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My collection

mbbrutman

Associate Cat Herder
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I appreciate a lot of machines, but there isn't the time or the space to master them all so I keep a fairly small set of machines. My favorites are the PCjrs.

Think of a PCjr as a clone put out by IBM that just wasn't quite compatible enough. Lots of clones were more compatible with the PC than the PCjr was, but the PCjr had the magical 'IBM' letters on it. That made owning and living with a PCjr kind of interesting.

My Jrs range from unexpanded 128K models to monsters with SCSI adapters, bi-directional printer ports, clocks, hard drives and CD ROMs. Some have three floppies. It's quite a range of hardware.

Other machines in the collection are:

- PC AT upgraded to a 386, which serves as a 'big brother' to the Jr. All of the original parts to make it back into a 286 are still here, and I'm still running the Seagate ST225 hard drive that came original on the machine.

- An older PC with a BIOS date of 10/19/81. This makes it a 'PC1', and it's old enough were it doesn't count past 544K of memory and it doesn't scan the ROM areas for add-in cards.

- Timex Sinclar 1000. This is the Sinclair ZX81 clone. It was my first computer, and I really need to revisit it - it has a lot of potential, and I know almost nothing about it. Twenty years later, I'm finally ready for it.

- Spare parts for the PCs. I'm rediculously uptight about being able to keep these things running for years and years. Luckily most of the parts are easy to come by.

- Williams Defender arcade game. Yes, the real deal - in my basement. ;-) Runs a Motorola 6809.


I wouldn't mind having an Apple ][ or Apple ][+, but that would be require a parallel universe to spring up in the house. It's at least as complex/rich a machine as the Jr and would take a while to get back up to speed on it. C64s are in the same category.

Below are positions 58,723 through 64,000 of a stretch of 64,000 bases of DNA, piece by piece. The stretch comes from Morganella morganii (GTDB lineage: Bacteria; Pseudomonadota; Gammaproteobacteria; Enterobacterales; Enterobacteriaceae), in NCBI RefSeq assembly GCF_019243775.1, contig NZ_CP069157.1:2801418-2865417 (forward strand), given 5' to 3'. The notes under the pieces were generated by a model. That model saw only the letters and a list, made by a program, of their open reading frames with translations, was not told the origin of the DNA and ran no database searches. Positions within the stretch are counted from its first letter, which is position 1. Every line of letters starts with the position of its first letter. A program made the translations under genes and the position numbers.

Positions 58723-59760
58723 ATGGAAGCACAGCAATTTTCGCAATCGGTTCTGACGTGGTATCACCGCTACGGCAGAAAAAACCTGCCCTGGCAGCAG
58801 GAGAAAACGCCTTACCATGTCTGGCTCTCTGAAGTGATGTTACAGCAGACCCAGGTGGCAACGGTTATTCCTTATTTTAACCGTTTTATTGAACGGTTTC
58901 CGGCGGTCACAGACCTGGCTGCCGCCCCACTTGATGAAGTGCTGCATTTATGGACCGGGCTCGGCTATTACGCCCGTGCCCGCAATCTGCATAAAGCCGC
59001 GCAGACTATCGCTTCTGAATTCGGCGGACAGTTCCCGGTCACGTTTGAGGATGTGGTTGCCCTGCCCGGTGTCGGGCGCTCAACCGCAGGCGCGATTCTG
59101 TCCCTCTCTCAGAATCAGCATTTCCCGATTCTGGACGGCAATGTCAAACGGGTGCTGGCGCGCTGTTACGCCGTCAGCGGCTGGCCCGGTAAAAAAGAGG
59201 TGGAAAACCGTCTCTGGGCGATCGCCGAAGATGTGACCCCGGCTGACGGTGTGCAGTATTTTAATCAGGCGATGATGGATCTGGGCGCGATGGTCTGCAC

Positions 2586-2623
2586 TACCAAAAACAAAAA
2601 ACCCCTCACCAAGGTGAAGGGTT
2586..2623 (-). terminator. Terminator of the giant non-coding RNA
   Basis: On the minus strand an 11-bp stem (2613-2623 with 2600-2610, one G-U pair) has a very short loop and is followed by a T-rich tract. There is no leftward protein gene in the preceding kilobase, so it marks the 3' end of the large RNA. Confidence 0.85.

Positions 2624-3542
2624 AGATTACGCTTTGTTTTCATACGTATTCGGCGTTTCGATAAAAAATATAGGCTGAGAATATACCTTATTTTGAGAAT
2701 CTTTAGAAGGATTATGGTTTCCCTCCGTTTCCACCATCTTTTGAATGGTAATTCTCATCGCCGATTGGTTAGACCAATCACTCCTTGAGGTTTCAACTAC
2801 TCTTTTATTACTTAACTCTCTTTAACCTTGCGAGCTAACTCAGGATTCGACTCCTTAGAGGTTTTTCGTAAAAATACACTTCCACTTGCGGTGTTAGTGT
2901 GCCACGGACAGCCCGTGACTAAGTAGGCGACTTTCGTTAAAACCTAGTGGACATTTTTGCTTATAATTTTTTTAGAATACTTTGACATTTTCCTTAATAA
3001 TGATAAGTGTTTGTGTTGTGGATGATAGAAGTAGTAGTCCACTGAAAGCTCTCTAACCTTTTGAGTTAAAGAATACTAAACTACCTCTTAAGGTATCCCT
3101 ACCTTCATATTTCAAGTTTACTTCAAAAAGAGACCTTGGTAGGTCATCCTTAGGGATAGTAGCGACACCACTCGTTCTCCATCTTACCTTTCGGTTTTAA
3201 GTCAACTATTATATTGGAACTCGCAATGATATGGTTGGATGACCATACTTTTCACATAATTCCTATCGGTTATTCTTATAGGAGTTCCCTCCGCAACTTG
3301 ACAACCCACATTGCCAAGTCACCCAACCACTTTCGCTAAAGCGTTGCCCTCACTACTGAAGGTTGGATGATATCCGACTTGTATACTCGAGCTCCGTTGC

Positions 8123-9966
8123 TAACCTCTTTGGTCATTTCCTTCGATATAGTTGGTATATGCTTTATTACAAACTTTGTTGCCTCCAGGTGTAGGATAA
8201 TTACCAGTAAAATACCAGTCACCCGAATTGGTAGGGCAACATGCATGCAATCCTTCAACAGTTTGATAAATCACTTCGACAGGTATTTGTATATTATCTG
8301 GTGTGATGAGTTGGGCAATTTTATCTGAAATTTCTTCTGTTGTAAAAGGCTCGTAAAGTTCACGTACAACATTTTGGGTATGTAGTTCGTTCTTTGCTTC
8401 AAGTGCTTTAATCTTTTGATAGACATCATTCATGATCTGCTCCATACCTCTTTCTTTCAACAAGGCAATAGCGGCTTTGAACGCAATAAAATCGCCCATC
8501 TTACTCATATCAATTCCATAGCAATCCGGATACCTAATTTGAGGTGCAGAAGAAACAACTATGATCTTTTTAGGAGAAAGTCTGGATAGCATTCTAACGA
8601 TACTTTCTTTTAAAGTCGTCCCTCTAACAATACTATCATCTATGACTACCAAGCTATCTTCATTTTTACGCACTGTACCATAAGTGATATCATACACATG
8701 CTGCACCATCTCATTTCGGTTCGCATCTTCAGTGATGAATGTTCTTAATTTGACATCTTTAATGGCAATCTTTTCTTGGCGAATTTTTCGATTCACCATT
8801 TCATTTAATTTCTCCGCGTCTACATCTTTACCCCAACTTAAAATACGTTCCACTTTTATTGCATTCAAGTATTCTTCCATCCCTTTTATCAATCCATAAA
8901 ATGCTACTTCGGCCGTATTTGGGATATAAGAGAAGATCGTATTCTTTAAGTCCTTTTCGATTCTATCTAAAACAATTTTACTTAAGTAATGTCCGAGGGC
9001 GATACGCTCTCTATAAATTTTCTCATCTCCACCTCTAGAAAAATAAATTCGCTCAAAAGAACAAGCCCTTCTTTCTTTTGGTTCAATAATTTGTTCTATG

In 20 years, is anybody going to brag about their Dell 8100 desktop?
 

Erik

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I'm still amazed when I think of a Peanut with a SCSI subsystem. It just strikes me as so far beyond what IBM envisioned for the machine.

By the same token it's just so cool to have that set up.

You've got tons of interesting stuff. I wish you luck on that parallel universe gig so you can expand even more! :)

Thanks!

Erik
 

mbbrutman

Associate Cat Herder
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You are monitoring this forum way too much. Then again, it is your virtual house. :)

A Jr with a SCSI hard drive and CD-ROM is definitely cool. Especially since it's a real SCSI adapter, not a parallel port hack. However, these adapters are *impossible* to find. Not many were made, and if you know you have one you guard it carefully. Which brings up an interesting discussion ..

As these parts get harder and harder to find, the number of people who can keep these things running is going to have to be narrowed down. That and the prices will go up. That part of the hobby frustrates me. On many desirable machines (Lisa 1s) the checkbook is the winning factor now, not technical know-how. Jrs and parts aren't that rare yet, but the SCSI adapter is a good example. (I can point to Lisa auctions on eBay. In 3 years of looking I have *never* seen any PCjr hard disk system on eBay, SCSI or not. Which is more valuable?)

As for the SCSI adapter, my pet project is to make a new one. This particular adapter is based on the Future Domain 850 chipset, which is one of the classic SCSI chipsets of the 8 bit PC era. (8 bit slot that is.) I have an adapter that lets me plug 8 bit ISA cards into the Jr bus. I've gotten a Future Domain SCSI card to pass diagnostics while on a Jr. I just need a little more debug work and luck to get devices to work. If I can get devices talking on the SCSI bus, then it's just a matter of some BIOS level programming before the Jr boots a hard drive from the card.